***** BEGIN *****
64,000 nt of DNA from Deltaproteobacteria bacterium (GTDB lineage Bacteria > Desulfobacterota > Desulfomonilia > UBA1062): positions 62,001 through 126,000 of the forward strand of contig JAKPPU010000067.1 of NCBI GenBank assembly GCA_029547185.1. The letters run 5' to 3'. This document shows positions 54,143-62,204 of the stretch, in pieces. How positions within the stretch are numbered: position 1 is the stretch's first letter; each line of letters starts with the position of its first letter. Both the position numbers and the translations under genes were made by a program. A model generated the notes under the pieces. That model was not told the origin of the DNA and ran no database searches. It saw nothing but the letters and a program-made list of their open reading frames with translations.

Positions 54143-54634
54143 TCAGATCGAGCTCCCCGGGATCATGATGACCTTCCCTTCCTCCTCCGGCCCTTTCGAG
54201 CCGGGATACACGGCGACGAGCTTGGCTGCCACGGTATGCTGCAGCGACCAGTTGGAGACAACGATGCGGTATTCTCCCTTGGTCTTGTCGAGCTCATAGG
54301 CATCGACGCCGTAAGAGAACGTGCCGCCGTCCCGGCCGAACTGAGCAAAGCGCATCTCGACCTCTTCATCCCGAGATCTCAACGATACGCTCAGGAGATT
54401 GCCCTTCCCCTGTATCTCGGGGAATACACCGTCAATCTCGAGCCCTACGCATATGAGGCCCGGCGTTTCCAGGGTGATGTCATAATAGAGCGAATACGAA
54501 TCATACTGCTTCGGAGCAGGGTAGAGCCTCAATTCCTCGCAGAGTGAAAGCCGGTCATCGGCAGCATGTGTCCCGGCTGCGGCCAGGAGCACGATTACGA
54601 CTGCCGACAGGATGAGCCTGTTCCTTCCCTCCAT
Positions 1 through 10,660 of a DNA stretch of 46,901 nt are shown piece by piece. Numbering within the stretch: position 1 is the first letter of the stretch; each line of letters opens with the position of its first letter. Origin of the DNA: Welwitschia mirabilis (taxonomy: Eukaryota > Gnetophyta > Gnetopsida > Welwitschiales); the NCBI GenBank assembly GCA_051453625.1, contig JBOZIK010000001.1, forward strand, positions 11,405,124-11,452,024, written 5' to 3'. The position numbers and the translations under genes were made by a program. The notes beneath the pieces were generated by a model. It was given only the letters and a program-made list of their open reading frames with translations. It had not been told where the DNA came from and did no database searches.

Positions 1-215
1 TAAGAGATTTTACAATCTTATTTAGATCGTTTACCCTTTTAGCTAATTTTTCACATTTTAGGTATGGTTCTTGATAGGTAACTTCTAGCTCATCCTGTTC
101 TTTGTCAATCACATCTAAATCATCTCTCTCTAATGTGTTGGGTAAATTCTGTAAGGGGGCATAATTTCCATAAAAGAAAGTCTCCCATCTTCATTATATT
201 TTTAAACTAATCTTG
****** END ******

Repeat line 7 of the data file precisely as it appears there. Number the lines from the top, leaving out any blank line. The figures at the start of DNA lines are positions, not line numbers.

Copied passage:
54501 TCATACTGCTTCGGAGCAGGGTAGAGCCTCAATTCCTCGCAGAGTGAAAGCCGGTCATCGGCAGCATGTGTCCCGGCTGCGGCCAGGAGCACGATTACGA